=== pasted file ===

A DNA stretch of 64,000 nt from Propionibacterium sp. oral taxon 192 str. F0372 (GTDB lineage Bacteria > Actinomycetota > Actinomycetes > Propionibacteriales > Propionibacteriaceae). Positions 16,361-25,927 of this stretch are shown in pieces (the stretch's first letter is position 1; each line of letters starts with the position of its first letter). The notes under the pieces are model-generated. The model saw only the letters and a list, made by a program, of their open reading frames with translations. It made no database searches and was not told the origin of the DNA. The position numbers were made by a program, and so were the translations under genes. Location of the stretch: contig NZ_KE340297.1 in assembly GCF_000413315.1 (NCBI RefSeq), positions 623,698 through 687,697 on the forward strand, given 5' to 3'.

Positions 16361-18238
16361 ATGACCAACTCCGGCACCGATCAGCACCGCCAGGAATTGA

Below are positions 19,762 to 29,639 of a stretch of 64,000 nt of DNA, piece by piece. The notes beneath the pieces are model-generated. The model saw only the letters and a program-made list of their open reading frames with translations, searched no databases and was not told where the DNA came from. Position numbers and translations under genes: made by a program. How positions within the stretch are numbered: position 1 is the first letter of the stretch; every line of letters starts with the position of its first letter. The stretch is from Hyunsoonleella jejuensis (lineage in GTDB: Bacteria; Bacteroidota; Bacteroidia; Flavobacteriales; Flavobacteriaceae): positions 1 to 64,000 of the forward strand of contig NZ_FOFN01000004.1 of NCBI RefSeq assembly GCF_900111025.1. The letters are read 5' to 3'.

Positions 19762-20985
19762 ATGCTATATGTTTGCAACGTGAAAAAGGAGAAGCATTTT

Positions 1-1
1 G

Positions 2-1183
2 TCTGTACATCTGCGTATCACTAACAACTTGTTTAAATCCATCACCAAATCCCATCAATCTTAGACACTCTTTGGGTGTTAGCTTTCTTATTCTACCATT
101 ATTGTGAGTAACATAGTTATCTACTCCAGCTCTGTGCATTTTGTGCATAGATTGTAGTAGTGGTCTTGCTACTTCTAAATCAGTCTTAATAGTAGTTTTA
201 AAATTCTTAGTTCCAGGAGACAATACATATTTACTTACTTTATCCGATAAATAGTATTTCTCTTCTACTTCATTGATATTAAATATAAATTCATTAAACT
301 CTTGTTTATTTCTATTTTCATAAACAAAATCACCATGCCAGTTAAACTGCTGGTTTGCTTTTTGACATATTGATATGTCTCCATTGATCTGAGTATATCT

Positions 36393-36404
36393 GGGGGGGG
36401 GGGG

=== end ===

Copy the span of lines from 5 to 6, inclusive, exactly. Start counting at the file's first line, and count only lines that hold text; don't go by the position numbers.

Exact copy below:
Positions 19762-20985
19762 ATGCTATATGTTTGCAACGTGAAAAAGGAGAAGCATTTT